February 2014 newsletter
I recently found a great article by the chartered management institute giving guidance to employers on Talent Management. The advice is well researched and incredibly valuable for employers who want to ensure the brightest and the best stay engaged and stay put.
To quote the CMI (Chartered Management Institute),
“Talent management is primarily geared to creating a people and organisational management capability within middle and senior management. It is considered to be a key priority for senior management. Talent management is concerned not just with the recruitment process but encompasses the areas of performance management, management development, succession planning and organisation capability.”
As a process its about the organization making the system a part of what it normally does, there’s no point having a Rolls Royce system if you are in fact a Mini.
Your Talent Management System
The main problem I have with the way of looking at the organization’s prime resource is the language of process and system. All the above items are true but does it leap off the page and inspire people to be one of the talent system, and anyway what type of choice are they given to be a part of it or not?
So many acronyms are being used that I can hear a huge organizational sigh from most directors and senior managers, which translates as ‘not another set of forms’, more measuring, more box ticking and still the person leaves for the next great opportunity.
So, to translate what you need for a talent management system, you need engaged, motivated managers who see the growth and development of their stars as a key part of their role and are given time and opportunity to do so.
Collaborative behaviours are seen as the way to get on within the organization and so are rewarded.
Skills of coaching and mentoring are taught, mastered and updated so that asking probing and supportive questions becomes the norm and not just part of the difficult conversations labeling and therefore completely avoided. Where learning is really valued. Did I just mention learning!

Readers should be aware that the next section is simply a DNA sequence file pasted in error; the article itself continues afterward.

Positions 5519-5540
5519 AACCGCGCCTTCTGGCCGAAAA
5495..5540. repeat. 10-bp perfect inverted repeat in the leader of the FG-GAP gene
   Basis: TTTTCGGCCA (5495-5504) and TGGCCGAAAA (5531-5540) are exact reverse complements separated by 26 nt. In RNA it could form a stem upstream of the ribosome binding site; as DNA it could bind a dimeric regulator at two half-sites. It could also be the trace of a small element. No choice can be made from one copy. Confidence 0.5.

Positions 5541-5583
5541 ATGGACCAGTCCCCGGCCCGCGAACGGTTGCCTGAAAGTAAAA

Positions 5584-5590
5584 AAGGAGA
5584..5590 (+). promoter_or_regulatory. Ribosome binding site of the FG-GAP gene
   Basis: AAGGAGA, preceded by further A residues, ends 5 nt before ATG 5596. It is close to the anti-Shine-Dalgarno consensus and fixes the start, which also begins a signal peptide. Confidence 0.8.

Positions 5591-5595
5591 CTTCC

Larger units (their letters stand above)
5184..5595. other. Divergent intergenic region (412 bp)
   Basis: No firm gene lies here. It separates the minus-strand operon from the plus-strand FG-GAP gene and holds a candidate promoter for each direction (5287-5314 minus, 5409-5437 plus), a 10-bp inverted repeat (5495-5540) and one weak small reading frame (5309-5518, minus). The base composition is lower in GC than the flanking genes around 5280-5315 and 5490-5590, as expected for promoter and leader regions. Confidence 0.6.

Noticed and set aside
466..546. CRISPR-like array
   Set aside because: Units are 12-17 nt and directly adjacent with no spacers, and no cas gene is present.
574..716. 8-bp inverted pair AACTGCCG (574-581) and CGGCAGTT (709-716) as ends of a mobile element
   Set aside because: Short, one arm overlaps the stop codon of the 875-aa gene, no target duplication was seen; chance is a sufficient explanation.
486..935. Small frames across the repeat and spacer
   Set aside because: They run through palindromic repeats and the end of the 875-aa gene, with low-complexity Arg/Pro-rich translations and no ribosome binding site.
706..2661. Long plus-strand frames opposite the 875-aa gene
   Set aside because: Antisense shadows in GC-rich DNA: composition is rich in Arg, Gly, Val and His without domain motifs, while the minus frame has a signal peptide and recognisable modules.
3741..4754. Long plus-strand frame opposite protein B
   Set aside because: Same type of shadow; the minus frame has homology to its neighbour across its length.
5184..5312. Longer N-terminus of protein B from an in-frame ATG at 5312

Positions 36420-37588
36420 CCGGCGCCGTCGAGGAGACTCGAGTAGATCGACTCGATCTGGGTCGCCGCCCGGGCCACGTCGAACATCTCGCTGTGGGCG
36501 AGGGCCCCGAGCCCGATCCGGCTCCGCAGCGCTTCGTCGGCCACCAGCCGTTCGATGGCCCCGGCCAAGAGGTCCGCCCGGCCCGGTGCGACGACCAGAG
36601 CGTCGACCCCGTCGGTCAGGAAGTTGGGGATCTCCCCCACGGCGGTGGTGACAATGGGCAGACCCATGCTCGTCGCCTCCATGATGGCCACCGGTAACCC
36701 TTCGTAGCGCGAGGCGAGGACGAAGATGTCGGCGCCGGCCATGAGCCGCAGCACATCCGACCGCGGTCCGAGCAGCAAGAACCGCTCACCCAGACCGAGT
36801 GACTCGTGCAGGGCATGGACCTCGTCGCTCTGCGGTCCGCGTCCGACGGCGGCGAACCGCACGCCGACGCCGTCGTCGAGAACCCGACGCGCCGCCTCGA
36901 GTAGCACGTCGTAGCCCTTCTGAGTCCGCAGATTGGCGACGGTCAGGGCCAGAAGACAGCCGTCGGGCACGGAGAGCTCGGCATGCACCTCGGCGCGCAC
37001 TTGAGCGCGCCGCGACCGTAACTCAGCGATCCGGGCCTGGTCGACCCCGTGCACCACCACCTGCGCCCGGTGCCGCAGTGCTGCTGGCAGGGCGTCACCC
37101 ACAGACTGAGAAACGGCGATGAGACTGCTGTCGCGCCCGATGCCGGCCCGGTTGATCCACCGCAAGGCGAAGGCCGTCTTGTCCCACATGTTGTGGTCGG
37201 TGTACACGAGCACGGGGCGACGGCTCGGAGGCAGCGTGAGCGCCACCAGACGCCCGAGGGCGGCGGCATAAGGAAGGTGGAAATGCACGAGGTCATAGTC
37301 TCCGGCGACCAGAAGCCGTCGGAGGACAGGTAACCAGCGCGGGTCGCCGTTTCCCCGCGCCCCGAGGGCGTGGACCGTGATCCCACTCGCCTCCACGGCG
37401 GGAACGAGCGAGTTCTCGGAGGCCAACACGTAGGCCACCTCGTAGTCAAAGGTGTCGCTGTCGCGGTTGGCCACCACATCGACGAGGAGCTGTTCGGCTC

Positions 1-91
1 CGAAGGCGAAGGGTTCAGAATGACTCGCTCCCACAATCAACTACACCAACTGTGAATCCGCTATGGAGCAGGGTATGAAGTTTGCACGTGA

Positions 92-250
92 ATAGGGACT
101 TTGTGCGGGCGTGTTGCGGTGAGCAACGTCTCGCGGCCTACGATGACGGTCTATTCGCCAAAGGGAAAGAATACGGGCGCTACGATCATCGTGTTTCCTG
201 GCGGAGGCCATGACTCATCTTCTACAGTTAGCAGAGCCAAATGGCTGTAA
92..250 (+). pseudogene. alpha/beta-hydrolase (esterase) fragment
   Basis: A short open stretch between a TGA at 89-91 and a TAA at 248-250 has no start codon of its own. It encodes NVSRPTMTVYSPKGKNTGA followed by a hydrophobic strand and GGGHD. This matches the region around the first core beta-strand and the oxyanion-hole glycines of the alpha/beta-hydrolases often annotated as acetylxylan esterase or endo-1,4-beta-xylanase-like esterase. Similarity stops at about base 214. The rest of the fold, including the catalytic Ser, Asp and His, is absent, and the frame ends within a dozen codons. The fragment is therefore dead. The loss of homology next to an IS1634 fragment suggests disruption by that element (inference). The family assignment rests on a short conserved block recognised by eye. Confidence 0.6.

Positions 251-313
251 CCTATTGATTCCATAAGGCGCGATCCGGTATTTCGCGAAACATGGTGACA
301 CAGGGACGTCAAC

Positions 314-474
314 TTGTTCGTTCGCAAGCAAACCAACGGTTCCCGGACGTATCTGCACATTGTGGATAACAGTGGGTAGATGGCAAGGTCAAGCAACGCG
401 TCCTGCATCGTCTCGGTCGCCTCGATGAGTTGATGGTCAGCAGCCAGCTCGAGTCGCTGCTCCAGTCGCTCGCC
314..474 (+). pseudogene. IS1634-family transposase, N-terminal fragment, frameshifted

Talent And The Human Approach
I recently attended some very earnest, next great new thing in coaching with its own set of new language and specialness. I came away quite disappointed, gaining yet more dressing with no salad and yet more spin rather than substance. After leaving, talking to a colleague we mused ‘when was learning not enough?’ Have some basic but fundamental principles been lost along the way here?
To return to the talent management pipeline (yuk) for a moment, being the best requires a tenacity about learning and review, a curiosity about how people interact and a deep understanding of what makes people tick. Talent management, yes it needs to be well thought out, appropriate to the business, manageable, purposeful and built into the fabric of the organization and above all else HUMAN.
The talented, now that’s a different question. Where are they? Who are they? How are they?
Do organizations really know all the talents of its people? I guess sometimes its like the Star Trek movie, The Undiscovered Country, difficult to navigate, mostly lost and hidden with a not very good ending.
Revisiting the theme of a previous newsletter, take some time to stop and stare, where STARE is:
Time to take yet another look, so call me to see how I can help you connect to your talented hidden people.